Brothers and sisters in Christ, what is it that we should do then? We should be more faithful and committed to God ourselves from now on, imitating the examples of king David, of Mary, God’s own mother, St. Thomas Aquinas, the Angelic Doctor and many other saints and holy predecessors we have, that we can look up to for inspiration. Let us all be inspired by them and strive to do our best to love God with ever more effort and commitment, putting Him ever at the centre of our lives and existence.

May God be with us always, and may He bless us all in everything we do, that we may ever be courageous and strong to live up to our faith and be good servants of His truth, in proclaiming His truth and His salvation to all the peoples by our faith and obedience. Amen.

Tuesday, 28 January 2020 : 3rd Week of Ordinary Time, Memorial of St. Thomas Aquinas, Priest and Doctor of the Church (Gospel Reading)

Liturgical Colour : White

Mark 3 : 31-35

At that time, the mother and brothers of Jesus came. As they stood outside, they sent someone to call Him. The crowd sitting around Jesus told Him, “Your mother and Your brothers are outside asking for You.” He replied, “Who are My mother and My brothers?”

And looking around at those who sat there, He said, “Here are My mother and My brothers. Whoever does the will of God is brother and sister and mother to Me.”

Tuesday, 28 January 2020 : 3rd Week of Ordinary Time, Memorial of St. Thomas Aquinas, Priest and Doctor of the Church (Psalm)

Liturgical Colour : White

Psalm 23 : 7, 8, 9, 10

Lift up, o gateways, your lintels, open up, you ancient doors, that the King of glory may enter!

Who is the King of glory? YHVH, the Strong, the Mighty, YHVH, valiant in battle.

Lift up Your lintels, o gateways, open up, you ancient doors, that the King of glory may enter!

Who is the King of glory? YHVH of Hosts, He is the King of glory!

Tuesday, 28 January 2020 : 3rd Week of Ordinary Time, Memorial of St. Thomas Aquinas, Priest and Doctor of the Church (First Reading)

Liturgical Colour : White

2 Samuel 6 : 12b-15, 17-19

King David went to bring up the Ark of God from the house of Obededom to the city of David, rejoicing. After those who carried the Ark of YHVH had walked six paces, they sacrificed an ox and a fattened calf. David whirled round dancing with all his heart before YHVH, wearing a linen ephod, for he and all the Israelites brought up the Ark of YHVH, shouting joyfully and sounding the horn.

They brought in the Ark of YHVH and laid it in its place, in the tent which David had pitched for it. Then David offered burnt and peace offerings before YHVH. Once the offerings had been made, David blessed the people in the Name of YHVH of hosts, and distributed to each man and woman of the entire assembly of Israel, a loaf of bread, a portion of meat and a raisin cake. With this, all the people left for their homes.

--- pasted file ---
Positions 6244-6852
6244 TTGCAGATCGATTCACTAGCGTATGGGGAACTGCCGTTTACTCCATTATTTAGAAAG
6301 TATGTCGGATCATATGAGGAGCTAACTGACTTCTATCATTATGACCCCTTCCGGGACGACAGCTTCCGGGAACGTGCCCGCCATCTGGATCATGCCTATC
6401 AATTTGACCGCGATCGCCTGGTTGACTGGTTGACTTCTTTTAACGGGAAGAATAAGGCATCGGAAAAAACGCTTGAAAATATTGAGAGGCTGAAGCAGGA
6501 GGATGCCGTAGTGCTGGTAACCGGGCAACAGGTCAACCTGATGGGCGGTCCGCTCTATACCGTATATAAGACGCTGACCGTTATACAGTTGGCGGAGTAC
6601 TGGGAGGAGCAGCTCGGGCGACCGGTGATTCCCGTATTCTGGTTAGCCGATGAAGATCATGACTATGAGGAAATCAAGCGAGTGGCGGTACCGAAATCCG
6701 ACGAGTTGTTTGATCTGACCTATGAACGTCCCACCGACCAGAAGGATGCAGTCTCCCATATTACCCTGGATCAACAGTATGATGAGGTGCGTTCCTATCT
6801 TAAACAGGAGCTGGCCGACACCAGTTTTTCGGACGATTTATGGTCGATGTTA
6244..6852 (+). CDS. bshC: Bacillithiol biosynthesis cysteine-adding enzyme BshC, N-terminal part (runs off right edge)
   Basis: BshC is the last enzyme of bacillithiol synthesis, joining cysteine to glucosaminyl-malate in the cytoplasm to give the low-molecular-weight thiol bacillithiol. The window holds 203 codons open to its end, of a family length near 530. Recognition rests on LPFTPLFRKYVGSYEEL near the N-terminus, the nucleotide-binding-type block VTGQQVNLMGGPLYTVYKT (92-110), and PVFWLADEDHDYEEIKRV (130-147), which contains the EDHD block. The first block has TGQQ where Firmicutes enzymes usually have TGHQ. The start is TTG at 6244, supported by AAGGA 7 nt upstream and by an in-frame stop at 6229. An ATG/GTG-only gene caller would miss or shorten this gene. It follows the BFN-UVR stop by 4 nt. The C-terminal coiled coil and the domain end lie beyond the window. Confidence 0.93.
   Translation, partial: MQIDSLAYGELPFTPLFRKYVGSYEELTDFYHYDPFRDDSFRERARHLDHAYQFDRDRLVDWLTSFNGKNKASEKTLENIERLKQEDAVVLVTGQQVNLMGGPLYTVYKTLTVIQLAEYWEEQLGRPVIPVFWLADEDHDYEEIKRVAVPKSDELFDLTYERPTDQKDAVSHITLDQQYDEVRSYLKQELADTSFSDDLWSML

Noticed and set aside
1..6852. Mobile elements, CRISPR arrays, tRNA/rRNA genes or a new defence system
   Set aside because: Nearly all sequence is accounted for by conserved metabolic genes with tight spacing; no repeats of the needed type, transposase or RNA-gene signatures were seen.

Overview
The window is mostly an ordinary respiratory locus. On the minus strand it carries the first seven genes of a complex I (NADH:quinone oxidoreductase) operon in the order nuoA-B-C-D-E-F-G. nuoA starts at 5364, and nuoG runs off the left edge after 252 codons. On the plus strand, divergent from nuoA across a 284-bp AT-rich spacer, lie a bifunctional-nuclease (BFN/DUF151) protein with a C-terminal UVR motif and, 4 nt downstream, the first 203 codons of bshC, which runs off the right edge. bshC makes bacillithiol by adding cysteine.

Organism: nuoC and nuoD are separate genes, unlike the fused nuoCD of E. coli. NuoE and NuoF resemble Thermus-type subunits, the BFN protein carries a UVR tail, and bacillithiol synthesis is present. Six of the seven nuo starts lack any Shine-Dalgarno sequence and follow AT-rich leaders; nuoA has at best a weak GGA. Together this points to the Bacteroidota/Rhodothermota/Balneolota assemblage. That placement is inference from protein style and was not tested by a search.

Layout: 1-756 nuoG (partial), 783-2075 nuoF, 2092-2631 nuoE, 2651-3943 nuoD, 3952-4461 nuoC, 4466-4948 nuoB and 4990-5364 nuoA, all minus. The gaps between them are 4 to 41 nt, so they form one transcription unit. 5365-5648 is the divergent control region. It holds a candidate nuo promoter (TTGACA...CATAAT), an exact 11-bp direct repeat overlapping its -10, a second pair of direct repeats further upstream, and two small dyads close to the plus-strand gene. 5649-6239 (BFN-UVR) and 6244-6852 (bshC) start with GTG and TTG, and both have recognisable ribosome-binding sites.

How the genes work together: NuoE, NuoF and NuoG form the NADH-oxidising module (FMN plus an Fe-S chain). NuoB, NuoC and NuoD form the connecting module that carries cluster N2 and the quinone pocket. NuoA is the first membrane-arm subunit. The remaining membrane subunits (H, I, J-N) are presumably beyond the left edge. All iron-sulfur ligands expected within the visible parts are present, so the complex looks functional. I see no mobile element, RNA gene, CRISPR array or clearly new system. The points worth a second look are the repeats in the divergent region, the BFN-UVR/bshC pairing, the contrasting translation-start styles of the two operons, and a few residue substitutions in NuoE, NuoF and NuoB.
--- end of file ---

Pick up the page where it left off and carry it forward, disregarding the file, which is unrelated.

Tuesday, 7 January 2020 : Tuesday after the Epiphany, Memorial of St. Raymond of Penyafort, Priest (Homily and Scripture Reflections)

Liturgical Colour : White

Dear brothers and sisters in Christ, on this day we listened to the words of the Scripture starting from the Gospel passage that told us about the wonderful work that the Lord had performed among His people as highlighted in His miraculous feeding of the five thousand men and more people, as the women and children accompanying the men were not included in the count. He provided for them and gave them all food to eat.

And then, we also heard from the Epistle of St. John in our first reading today that spoke about God’s love for us mankind and how that love has manifested perfectly in the person of Jesus, the beloved Son of God, Who was sent into the world to redeem us, to help us, to show us just how much God loves each and every one of us, that each and every one of us may not perish because of our sins but have eternal life. The Lord Jesus Himself said this, and St. John reaffirmed it in his Epistle.

We are reminded therefore how each and every one of us as Christians are God’s own beloved sons and daughters, and we are made into such a privileged position because of none other than the Lord Jesus Whose birth we celebrate during this Christmas season. His birth and arrival into this world marked the beginning of the reconciliation between God and mankind, once separated by the wickedness of our sins and disobedience.

Christ has entered into this world as a unique Being, both a Divine being, because He is the Word of God and the Son of the Holy Trinity of Father, Son and Holy Spirit, and also a Human being, because He was conceived in the womb of a woman, Mary, His mother, taking the fullness of our human existence and qualities. He has two natures, Divine and Human, both united in His one single person though the two natures remained distinct, but inseparable. This is why through Christ, we have been adopted as God’s children.